The Economist Examines Google

Google is hated and feared by many, as The Economist outlines, but it seems it is their moto of “Do No Evil” that gets people annoyed.

The Economist outlines the rapid growth and numerous products Google has bought or developed and suggests much of the fear and hate comes from competitors in the new spaces the search giant is getting involved in.

“Google is often compared to Microsoft (another enemy, incidentally); but its evolution is actually closer to that of the banking industry. Just as financial institutions grew to become repositories of people’s money, and thus guardians of private information about their finances, Google is now turning into a custodian of a far wider and more intimate range of information about individuals. Yes, this applies also to rivals such as Yahoo! and Microsoft. But Google, through the sheer speed with which it accumulates the treasure of information, will be the one to test the limits of what society can tolerate,” The Economist opines.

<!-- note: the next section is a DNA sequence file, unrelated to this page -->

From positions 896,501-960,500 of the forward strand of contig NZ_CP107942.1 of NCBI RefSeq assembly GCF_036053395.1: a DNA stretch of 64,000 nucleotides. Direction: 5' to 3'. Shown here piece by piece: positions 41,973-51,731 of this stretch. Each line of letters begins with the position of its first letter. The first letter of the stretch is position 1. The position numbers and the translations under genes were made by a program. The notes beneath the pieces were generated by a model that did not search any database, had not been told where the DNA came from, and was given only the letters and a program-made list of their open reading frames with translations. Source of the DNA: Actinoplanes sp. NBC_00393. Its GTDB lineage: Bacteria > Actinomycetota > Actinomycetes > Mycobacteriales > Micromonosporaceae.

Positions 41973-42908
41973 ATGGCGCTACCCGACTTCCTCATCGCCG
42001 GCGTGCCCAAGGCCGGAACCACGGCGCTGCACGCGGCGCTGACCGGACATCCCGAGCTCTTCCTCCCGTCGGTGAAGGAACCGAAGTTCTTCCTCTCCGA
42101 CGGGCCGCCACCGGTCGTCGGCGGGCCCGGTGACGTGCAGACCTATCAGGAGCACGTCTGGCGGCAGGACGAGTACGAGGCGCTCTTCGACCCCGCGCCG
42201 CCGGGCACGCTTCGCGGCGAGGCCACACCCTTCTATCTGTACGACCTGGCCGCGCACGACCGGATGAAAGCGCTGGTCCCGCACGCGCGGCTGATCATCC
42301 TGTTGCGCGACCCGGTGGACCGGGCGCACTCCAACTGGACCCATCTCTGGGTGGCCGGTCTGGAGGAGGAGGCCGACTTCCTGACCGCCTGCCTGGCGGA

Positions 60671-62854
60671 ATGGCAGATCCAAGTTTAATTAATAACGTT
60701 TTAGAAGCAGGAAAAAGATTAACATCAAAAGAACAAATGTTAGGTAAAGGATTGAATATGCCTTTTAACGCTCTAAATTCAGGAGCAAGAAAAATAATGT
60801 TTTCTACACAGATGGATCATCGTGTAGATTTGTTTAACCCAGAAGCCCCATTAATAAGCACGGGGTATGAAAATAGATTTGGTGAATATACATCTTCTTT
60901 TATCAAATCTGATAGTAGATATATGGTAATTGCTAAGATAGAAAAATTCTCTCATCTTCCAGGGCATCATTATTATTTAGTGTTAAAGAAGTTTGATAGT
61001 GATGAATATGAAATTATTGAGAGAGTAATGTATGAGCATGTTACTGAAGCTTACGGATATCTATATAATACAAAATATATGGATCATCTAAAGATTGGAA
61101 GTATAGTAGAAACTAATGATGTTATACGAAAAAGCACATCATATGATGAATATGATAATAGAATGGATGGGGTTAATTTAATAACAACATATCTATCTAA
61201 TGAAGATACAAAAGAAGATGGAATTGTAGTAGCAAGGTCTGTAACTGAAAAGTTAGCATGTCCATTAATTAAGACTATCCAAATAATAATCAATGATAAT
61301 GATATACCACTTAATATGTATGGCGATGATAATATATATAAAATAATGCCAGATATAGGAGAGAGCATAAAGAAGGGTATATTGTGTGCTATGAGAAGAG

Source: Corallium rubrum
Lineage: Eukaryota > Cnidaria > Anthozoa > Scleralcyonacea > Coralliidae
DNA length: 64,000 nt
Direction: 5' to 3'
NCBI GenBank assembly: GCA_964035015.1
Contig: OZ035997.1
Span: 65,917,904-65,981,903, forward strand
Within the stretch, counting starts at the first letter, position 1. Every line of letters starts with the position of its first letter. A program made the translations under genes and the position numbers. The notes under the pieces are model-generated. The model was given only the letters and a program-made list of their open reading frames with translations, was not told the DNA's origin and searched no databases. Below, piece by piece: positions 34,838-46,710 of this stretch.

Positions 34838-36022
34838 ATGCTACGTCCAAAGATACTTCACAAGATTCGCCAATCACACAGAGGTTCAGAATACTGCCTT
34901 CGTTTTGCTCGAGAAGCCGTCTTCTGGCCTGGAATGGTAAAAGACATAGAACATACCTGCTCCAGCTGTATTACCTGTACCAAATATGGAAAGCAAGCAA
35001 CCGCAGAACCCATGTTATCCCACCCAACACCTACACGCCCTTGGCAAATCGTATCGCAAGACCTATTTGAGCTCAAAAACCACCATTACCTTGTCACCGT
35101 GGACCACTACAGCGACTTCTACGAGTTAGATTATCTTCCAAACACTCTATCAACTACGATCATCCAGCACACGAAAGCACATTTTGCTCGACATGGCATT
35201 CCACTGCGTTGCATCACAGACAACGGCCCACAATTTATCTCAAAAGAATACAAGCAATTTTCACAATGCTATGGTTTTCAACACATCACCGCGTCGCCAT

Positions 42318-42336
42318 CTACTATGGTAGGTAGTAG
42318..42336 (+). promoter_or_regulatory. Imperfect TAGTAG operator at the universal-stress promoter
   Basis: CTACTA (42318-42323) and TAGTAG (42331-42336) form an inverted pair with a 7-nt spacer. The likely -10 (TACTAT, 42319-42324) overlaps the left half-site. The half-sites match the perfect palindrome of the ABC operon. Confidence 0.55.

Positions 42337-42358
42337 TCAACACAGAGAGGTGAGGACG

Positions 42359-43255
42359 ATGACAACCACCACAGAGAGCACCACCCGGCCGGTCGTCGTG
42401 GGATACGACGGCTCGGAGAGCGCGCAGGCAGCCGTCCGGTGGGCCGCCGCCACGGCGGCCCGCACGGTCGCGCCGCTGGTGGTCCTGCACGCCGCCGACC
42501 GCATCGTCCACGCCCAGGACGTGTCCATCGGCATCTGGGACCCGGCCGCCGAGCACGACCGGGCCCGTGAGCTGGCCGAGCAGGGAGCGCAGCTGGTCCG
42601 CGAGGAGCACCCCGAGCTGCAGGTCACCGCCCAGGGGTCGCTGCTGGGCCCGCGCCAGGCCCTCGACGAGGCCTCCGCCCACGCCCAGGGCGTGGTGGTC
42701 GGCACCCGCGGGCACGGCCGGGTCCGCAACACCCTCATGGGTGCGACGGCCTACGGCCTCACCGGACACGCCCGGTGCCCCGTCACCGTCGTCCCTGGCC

In another article, The Economist notes “[i]t is rare for a company to dominate its industry while claiming not to be motivated by money. Google does. But it has yet to face a crisis.”

Google’s Chief Financial Officer Hal Varian is either shown to be glib or shows he is a little out of touch on average PPC costs when he says “[a]ll that money comes 50 cents at a time.”

But at least the brand has taken hold to the point that even Marge Simpson ultimately says: “And all this time I thought ‘googling yourself’ meant the other thing.”

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